One of the worst-kept secrets in motoring has been announced; the European Union hopes to ban the sale of new internal combustion engine cars by 2035.
The news had been reported earlier in the week following a document detailing the plans, uncovered by Bloomberg. The EU has since announced its full proposal.
Confirming earlier reports, The EU’s proposal details aims of reducing emissions from new vehicles by 55 per cent by 2030, compared to current rates, and then all the way to zero per cent in 2035. “All new cars registered as of 2035 will be zero-emission,” states the proposal.
The push aims to “tackle rising emissions in road transport” by implementing “stronger CO2 emissions standards for cars and vans will accelerate the transition to zero-emission mobility.”
The proposal gets fairly detailed, even naming requirements for EV charging stations to be built every 60km on all major highways, and hydrogen stations every 150km.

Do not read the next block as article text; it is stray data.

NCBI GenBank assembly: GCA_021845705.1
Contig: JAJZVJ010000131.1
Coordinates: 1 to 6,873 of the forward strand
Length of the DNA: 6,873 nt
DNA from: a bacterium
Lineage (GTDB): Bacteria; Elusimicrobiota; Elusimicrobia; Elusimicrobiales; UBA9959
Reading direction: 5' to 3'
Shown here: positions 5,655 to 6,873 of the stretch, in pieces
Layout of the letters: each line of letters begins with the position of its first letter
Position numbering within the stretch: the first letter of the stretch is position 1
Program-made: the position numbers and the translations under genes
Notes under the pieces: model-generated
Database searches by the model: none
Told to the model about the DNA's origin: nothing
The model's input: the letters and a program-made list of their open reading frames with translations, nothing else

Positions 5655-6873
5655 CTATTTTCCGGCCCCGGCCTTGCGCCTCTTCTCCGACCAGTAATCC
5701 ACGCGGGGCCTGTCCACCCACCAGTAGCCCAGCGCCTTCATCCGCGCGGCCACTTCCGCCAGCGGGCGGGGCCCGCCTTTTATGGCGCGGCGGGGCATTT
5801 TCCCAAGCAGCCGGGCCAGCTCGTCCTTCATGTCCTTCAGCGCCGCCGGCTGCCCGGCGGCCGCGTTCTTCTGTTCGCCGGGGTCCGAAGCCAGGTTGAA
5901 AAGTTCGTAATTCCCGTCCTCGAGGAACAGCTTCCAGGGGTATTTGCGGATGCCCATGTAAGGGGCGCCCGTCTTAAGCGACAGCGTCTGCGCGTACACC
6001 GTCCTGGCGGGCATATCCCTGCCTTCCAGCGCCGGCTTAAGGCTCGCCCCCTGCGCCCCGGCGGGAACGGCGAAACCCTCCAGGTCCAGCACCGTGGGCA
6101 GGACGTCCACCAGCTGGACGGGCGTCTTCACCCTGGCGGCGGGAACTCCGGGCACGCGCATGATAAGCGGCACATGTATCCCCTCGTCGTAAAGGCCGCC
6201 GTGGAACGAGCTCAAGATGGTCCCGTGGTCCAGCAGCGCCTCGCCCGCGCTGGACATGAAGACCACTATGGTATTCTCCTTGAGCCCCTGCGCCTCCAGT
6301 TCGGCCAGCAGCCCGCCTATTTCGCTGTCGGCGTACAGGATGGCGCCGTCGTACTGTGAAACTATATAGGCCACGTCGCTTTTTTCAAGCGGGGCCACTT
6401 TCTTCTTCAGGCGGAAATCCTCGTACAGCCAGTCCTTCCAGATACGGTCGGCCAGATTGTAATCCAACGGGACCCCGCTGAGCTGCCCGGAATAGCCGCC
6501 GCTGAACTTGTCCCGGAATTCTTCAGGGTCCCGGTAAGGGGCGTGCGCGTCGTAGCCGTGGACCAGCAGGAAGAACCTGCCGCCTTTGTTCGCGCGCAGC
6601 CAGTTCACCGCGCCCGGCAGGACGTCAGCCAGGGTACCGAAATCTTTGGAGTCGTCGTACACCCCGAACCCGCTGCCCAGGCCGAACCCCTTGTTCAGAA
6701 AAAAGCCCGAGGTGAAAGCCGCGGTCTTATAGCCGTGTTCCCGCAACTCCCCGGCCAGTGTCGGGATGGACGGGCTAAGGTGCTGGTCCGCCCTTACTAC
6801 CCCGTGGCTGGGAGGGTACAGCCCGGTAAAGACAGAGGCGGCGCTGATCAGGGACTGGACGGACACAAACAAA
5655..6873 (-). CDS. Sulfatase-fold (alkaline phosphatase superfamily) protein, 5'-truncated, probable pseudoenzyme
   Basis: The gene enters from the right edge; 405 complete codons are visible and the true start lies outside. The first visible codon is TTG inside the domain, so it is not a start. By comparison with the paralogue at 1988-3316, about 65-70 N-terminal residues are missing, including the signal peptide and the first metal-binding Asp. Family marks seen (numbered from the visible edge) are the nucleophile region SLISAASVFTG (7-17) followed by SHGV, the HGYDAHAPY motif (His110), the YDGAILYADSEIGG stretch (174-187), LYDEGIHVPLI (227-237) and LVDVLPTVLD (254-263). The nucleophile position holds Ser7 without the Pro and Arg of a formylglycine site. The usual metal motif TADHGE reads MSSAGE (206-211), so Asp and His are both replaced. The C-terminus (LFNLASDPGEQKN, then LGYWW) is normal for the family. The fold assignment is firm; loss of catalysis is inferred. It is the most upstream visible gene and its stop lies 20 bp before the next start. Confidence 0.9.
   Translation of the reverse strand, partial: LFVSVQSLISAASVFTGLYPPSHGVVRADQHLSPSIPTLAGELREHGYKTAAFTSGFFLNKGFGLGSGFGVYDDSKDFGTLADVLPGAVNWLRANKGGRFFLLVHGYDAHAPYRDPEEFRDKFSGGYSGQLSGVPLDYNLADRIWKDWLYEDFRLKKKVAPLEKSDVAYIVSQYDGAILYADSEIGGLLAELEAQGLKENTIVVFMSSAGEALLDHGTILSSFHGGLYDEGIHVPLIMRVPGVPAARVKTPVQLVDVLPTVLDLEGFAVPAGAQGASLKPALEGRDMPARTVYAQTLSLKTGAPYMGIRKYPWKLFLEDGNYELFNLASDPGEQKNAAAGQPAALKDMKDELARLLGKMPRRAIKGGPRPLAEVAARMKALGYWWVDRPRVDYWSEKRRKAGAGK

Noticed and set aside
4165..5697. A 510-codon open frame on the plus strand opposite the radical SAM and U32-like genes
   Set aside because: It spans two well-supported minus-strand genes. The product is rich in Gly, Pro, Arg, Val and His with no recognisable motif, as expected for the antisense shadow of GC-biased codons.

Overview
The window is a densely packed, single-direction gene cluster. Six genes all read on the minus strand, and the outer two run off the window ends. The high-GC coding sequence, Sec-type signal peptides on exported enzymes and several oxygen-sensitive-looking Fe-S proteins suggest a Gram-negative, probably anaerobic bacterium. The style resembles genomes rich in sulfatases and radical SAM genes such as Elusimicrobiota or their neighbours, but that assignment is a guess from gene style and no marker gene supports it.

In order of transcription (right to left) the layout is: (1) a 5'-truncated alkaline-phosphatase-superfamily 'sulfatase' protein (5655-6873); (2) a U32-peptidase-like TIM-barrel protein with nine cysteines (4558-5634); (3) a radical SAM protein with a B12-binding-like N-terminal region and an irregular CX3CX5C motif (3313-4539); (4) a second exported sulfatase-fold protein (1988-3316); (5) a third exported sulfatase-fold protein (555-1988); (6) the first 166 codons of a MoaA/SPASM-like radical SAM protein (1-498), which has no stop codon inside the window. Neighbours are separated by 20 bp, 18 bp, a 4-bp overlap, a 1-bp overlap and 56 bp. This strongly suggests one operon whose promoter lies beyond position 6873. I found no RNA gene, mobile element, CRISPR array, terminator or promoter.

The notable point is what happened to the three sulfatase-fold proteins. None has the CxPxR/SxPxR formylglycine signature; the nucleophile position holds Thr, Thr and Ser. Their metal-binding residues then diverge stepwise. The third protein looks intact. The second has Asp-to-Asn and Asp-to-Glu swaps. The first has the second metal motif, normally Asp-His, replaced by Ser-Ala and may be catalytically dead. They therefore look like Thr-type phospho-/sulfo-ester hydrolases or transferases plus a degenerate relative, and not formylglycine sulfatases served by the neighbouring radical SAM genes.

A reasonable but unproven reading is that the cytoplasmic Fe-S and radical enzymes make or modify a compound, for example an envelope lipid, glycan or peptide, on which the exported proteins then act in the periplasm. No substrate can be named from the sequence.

At one point it states that “600kW [of] installed charging capacity every 60km in each direction by 2030 (1.2MW total), including at least two 150kW charging points per direction” will be the requirement for charger networks across the region.
It’s been reported that Germany and France are opposed to the proposal, with reports that both groups would like to see a longer phase-out period for plug-in hybrid vehicles.
Evidently, BMW is also hesitant to back the proposal. BMW CEO Oliver Zipse says that the terms outlined by the proposal will be very difficult for manufacturers to achieve.
“Without significantly increased efforts by all stakeholders – including member states and all involved sectors – the proposed target is simply not viable,” he said.